Friday, May 13, 2016

Greek Philadelphia. Stephano Residence

If you have ever seen a pack of Camel cigarettes, you would have undoubtedly noticed the Egyptian iconography. Egyptian tobacco was considered most elite and coveted as superior to Virginia tobacco. Few appreciate that Egyptian cigarettes were actually manufactured by the Greeks of Egypt who brought the product to the United States. Stephano Brothers was one of the best known manufacturers of Egyptian cigarettes and major players in the Greek community of Philadelphia. The company's Rameses II cigarette brand was so successful that they built a grand Beaux Arts factory on 1014-16 Walnut Street, designed by Ballinger. The photo below shows Stephano Bros (demolished in the 1960s), courtesy of Temple University Urban Archives. More photos of the building can be found at the Athenaeum in the Ballinger Archives (see here).

The Stephano family is one of the subjects of this summer's Hackman research that I am conducting with two undergraduate students. We will be studying the materialities of ethnic communities, particularly through buildings, spaces, and objects. Preliminary archival research has lead me to Constantine Stephano's naturalization papers of 1904, ten years after his arrival from Greece. He lists 317 S 12th Street as his residence. 

According to oral tradition, the Stephano Brothers began their cigarette empire at the basement of their house. If this is correct, we have established a locus of domestic manufacturing. We have written to the owners of the property and hope to gain access inside. The house belongs to a development stretching from 309 to 323 S 12th and sandwiched between older townhouses. The block is best known by two 1970s landmarks of gay life, Giovanni's Room to the south and the Alexander Inn to the north. With some further research, we will establish the construction date of this house and add it to the architectural narrative of Greektown. Although this part of the research might not be possible, I would like to compare this post-immigration residence in Philadelphia with the pre-emigration residence in village Dikorfo, Epirus, where the Stephanos originated.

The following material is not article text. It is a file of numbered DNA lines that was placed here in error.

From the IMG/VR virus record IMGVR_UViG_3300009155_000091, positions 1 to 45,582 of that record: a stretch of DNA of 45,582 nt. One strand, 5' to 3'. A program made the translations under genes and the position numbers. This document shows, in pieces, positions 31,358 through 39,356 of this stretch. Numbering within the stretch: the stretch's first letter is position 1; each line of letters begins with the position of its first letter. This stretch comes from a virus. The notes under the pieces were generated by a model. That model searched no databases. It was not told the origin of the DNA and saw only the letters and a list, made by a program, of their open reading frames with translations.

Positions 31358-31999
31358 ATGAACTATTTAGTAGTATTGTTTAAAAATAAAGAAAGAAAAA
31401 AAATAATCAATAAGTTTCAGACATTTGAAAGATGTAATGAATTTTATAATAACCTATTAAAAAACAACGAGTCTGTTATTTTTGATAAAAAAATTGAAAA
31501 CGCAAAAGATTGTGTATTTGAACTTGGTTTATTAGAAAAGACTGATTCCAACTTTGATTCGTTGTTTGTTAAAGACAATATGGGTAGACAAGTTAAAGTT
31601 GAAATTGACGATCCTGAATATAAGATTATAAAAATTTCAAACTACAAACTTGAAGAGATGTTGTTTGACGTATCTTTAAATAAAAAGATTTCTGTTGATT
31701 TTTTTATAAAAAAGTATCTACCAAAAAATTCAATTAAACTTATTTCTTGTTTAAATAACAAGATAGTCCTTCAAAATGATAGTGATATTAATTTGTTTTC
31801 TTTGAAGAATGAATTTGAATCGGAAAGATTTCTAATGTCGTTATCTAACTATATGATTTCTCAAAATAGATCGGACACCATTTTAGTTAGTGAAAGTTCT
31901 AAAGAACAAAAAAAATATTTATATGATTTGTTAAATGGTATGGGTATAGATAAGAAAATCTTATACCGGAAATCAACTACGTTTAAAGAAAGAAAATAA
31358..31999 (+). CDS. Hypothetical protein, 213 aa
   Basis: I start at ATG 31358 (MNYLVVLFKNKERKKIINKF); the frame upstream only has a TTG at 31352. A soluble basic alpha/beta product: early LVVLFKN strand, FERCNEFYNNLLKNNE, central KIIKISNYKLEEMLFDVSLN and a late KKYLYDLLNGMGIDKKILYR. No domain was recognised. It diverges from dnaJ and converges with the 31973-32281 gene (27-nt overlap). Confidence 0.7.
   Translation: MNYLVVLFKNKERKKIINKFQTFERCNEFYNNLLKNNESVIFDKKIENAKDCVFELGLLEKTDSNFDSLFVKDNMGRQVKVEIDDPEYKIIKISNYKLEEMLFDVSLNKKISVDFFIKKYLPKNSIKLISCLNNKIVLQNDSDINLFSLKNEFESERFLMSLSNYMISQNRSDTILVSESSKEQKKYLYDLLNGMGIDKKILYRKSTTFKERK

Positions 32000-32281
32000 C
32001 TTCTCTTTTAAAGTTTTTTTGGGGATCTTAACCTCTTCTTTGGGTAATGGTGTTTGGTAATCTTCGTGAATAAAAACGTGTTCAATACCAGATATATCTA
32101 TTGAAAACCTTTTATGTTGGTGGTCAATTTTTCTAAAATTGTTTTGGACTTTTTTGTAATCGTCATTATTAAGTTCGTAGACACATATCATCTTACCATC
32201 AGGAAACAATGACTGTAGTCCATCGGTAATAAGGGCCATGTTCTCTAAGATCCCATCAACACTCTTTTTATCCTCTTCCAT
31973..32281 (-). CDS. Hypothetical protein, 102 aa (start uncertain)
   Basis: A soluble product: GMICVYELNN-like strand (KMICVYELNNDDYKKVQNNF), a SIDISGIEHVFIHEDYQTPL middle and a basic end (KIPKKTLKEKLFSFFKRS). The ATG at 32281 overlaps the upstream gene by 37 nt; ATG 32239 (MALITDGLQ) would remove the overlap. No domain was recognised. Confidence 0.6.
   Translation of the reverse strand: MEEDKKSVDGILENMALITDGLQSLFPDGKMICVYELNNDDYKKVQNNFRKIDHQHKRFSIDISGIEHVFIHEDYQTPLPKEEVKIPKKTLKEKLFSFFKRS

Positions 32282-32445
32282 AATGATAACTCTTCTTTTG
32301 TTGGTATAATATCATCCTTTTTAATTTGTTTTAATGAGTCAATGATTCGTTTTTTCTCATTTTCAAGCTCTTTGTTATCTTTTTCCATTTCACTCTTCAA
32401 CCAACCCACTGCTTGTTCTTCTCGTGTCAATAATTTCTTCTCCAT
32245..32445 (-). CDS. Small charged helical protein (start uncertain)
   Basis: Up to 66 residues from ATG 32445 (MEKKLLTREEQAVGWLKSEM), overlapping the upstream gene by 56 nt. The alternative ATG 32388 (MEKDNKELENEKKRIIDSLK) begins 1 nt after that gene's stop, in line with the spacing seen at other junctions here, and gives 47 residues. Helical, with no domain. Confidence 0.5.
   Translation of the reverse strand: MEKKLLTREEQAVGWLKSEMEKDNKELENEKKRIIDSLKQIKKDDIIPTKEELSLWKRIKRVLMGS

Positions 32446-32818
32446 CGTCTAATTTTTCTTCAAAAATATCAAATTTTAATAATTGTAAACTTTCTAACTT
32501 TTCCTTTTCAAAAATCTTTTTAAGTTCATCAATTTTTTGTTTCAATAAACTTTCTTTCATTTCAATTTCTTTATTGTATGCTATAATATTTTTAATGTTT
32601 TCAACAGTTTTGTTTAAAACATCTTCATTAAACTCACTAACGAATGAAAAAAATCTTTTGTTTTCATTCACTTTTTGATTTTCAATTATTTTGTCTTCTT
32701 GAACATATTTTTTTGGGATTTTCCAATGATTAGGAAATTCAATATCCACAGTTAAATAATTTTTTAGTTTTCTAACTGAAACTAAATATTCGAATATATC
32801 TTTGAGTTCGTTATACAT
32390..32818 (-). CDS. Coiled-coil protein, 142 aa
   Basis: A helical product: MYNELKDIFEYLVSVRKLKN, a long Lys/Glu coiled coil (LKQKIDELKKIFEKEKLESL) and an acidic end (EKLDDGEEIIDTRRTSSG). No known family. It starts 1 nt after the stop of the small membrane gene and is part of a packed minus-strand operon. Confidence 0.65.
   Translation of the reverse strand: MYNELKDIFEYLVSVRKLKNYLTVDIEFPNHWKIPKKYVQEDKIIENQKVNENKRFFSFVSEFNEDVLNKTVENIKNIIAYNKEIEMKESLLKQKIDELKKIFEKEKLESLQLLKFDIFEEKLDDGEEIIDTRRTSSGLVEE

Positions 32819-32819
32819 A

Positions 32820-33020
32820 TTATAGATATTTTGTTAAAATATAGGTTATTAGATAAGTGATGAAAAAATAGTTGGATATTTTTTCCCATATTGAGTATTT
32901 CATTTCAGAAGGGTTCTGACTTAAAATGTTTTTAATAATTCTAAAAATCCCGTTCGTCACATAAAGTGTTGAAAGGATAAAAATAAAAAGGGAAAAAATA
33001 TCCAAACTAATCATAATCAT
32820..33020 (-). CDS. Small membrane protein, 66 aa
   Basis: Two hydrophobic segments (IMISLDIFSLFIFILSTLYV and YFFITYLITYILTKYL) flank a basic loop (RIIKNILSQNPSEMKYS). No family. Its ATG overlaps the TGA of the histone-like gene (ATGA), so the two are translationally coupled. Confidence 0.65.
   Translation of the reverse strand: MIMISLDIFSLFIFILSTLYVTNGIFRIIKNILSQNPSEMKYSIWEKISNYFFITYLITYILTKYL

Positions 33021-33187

The Stephano Bros. introduced their most successful brand, Rameses II, in 1895. Its early packaging (see here) featured images of Ramses II and Amenhotep. In the 1910s, the company highlighted aristocracy; this 1918 print ad deploys Washington's Mount Vernon residence up on a hill. By connecting the architectural dots, we hope to articulate an important modality of trans-nationalism in the early 20th century mitigated by the Greek diaspora. There has been little scholarship on the Stephano Brothers cigarette empire. But I suspect that their source of tobacco might have been Thrace and Macedonia. In Kavala, for instance, the American Tobacco Company had established an outpost in 1901.


Anonymous said...

Mr. Kourelis,

Thank you very much for your research. My name is Andre Stephano, the great grandson of Constantine Stephano, the founder of Stephano Bros. and one of founding fathers of the Greek community in Philadelphia. I'd very much like to learn about your research. My parents and my own family live in center city. If you could email me at I'd be really enjoy the opportunity to speak w you.


Andre Stephano

Alex K. said...

Great research, Kosti. The Stephanos are a hugely important family in the C20th history of the Greek presence in Philadelphia. Some information about them is included in Babis Malafouris' book Οι Ελληνες στην Αμερική but otherwise, you are right, historians and researchers have overlooked their contributions to community life.

Alexander Kitroeff

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Kostis Kourelis

Philadelphia, PA, United States